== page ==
How it all started

One spring evening in 1984, standing in front of an audience at the Malmö cinema, Victoria—unique in its beautiful classic turn-of-the-century design—is Renata Åhlander and Göran Bjelkendal. The latter, one of the two people who founded Gothenburg Film Festival in 1979, is introduced by Renata as the big brother of BUFF, the brand new children’s and youth film festival. This is start of the festival and yet the audience does not yet fully understand what it will become. Big brother Gothenburg Film Festival and younger sister BUFF look both proud and slightly nervous about this moment which would become a defining moment for the Swedish film festival for children and young people.  

Ingela Brovik, journalist

The controversy around Troell and the Åmsele murders

In 1988, BUFF invited the director Jan Troell to hold a seminar and talk about his filmmaking. At the press conference afterwards he was asked what he was working on. The friendly and quiet Troell said that he was thinking about making a film about the brutal double murder in Åmsele in the north of Sweden, highly publicised at the time. He added that his intentions had been misunderstood but that he wasn’t keen to elaborate.

The reporter from TT, a newswire, picked up on Troell’s cautious statement and after a few hours the news that Troell was making a film about the bloody murder was published across the country. 

Naturally, the evening press got onto the story. The next morning I walked to central station to meet up with Stefan Jarl, who was moderating seminars that day. He gave me a telling off right there and then! Jarl had seen the evening papers’ news and threatened to withdraw from the seminars in a protest against BUFF inviting a director who speculated in murder and violence. 

We got a lot of press clippings that year. Many of them from the numerous local newspapers in Norrland, which had of course reported a lot about the dreadful double murder in Åmsele’s cemetery a few years earlier.

This was BUFF’s breakthrough in national media – and the papers in the north kept writing articles about that film festival in Malmö for years.

A few years later, I was there to see Jan Troell receive the Golden Bear for the feature film Il Capitano at the Berlin Film Festival.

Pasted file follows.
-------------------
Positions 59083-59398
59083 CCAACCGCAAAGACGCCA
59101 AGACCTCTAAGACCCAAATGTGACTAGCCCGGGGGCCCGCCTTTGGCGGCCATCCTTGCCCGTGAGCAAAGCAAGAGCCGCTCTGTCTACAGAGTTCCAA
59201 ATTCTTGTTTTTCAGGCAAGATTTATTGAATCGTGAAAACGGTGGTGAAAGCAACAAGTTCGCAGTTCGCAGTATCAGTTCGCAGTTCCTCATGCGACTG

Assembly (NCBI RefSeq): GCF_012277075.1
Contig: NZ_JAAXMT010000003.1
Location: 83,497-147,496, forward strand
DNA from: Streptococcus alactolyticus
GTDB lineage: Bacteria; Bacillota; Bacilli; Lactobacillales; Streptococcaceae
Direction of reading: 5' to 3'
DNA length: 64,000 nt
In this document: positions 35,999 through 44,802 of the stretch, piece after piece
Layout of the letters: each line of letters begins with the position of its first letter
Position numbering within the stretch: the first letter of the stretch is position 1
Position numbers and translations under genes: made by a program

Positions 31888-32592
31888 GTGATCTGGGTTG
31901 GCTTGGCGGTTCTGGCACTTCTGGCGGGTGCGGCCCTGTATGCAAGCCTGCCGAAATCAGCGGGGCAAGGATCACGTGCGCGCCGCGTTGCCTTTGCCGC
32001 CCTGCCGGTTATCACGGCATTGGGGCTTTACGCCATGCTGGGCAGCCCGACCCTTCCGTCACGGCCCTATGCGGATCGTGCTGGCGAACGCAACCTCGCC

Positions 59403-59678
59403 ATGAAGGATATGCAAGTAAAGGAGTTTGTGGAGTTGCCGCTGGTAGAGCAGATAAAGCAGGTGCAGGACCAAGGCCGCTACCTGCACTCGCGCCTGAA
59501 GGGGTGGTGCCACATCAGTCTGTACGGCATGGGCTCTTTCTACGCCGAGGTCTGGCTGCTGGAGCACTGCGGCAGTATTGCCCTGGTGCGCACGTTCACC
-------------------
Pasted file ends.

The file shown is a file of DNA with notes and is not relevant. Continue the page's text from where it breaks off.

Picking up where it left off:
Ola Tedin

Former chairperson and active in BUFF 1986-2000

700 litres of fermented milk – no sour faces

It was a Friday evening, 27th January, during the 12th edition of BUFF. We were, as usual, driving really heavy boxes of film reels between different cinemas in Malmö. 

Ulf, Hans and I had delivered most of the reels to the corresponding cinemas when at around 19:00, we got an emergency call from the festival management: the artists in the old school gymnasium at Pildammskolan by Rådmansgatan needed about 100 litres of Swedish “fil”, fermented milk.

The three artists in the gymnasium, Johan Hagelbäck, Ann-Christin Reybekiel and Leif Högström were creating fil-art for the festival. 

Skånemejerier Dairies had sponsored the art with 600 litres of fil but the artists run out. The exhibition was due to open the next day. This was going to be expensive. We went to the Konsum grocery store in Triangeln in central Malmö and asked if we could buy all their fil. Easier said than done. The shop manager wanted to know why we needed all this fil and once he understood the situation, he explained to us that he needed some for his early customers the next morning. He could only spare 30 litres. We went to Åhléns, a department store, where we explained that “to perfect Thomas Ravelli’s penalty save in 1994 we need another 70 litres of fil”. They were more understanding and we left the store with another 60 litres. We were received with open arms by the happy artists as we rolled in these litres of their art material into a sour-smelling room.

‘The things you do for art,’ we thought as we went off into the night. 

Lennart Bylund – former Chair, active in BUFF 1985 – 2012.

Censorship and smuggled children in the theatre

My film Flickan, mamman och demonerna (“The girl, the mother and the demons”) got off to an absurd start, to say the least. Ready to premiere with an 11 rating, it received a 15 rating  just before BUFF. It had been censored for the children that were my target audience! And no school classes! I smuggled a few children into the BUFF premiere, with their parents’ permission of course. No harm was done! Instead, they were both gripped and touched by the film – in the right way. BUFF stands for quality and commitment to the art of film! Adults’ reactions to my film were ridiculous – in a world where commercial cruelty is approved and is allowed through.